Networking That Works
Your "network" consists of people who might be able to help, some of whom you'll seek out and others you'll meet by chance. This core group should lead to contacts with people in your field of choice, who in turn may lead to potential employers. Who to include in your network:
- A coworker whom you have sought out as a mentor or who has moved on to another job in your field of interest.
- A boss whom you admire for his honesty, the way he deals with people, and his ability to get the work done.
- A client with whom you have developed a strong relationship and who knows your capabilities from working with you.
- A friend who is successful and respected for her business skill.
Do stay in touch, but not so often that you become a nuisance. Some unobtrusive ways to remain in contact are to mail an interesting or helpful article, call to report news about a mutual friend, or offer to treat you job-search adviser to lunch.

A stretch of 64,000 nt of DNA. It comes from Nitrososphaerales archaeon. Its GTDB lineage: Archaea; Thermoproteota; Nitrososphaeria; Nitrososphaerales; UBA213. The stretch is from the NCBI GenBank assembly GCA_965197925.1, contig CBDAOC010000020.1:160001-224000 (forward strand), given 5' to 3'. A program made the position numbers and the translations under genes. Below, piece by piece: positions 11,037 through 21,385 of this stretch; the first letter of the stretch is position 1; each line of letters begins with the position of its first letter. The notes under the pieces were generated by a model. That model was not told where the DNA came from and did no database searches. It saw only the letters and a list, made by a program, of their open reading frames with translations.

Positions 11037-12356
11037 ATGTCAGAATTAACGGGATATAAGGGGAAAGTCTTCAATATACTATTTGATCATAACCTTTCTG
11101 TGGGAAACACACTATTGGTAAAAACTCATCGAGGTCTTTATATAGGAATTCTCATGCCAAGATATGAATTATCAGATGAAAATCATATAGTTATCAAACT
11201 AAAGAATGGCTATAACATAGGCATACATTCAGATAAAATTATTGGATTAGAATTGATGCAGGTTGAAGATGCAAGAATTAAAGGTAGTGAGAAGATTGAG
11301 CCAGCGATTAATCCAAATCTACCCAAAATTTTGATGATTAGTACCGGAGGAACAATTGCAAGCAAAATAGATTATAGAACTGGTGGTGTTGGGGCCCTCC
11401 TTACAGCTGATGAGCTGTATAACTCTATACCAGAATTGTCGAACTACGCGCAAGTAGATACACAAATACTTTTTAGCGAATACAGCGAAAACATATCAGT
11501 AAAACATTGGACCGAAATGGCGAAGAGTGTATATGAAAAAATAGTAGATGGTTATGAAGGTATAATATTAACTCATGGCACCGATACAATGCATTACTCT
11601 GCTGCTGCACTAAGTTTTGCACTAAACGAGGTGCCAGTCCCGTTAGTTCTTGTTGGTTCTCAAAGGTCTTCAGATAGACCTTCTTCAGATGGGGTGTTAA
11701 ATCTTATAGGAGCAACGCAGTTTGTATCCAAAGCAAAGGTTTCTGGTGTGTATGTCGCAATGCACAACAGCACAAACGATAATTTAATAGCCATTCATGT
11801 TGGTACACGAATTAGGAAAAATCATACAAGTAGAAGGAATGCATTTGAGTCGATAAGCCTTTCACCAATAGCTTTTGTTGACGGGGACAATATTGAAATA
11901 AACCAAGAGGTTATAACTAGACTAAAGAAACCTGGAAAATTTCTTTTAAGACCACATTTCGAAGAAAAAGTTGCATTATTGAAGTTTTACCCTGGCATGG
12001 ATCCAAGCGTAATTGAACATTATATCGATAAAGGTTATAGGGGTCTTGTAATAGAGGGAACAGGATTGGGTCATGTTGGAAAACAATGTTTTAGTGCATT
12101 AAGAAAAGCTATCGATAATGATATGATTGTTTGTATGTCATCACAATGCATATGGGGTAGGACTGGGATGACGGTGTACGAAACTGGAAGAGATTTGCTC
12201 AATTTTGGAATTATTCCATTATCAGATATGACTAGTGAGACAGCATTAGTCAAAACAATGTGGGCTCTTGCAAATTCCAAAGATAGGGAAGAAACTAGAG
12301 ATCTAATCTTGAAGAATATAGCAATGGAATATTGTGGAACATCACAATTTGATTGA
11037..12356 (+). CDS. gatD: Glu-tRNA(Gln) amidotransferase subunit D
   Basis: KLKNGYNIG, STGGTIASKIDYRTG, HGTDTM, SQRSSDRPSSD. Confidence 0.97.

Networking isn't a process you use only when actively searching for a job. Work on building and communicating with your network on an ongoing basis. Then, when you suddenly find yourself in the job market, your team will be ready to help. If you receive an offer of help, listen closely so that you'll fully understand what is being offered. Once you know how the contact can help you should:
- Decide which materials give the best overall picture of your life experience and work history in relation to the offer of help and send that information to your contact.
- Determine how often you may call the contact to follow up.
Be sure not to overdo your networking. Avoid the following missteps:
- Being a fair weather friend who gets in touch only when he needs something.
- Pestering your contacts with frequent calls or emails.
- Constantly bragging about your connections.
- Being without a card printed with your name and phone number.
- Failing to get back to the person with periodic updates.
- Forgetting a follow-up and thank-you at the end of your search.
Handle your networking with care. The better you pace your communications and balance self-confidence with humility, the more likely you are to get results.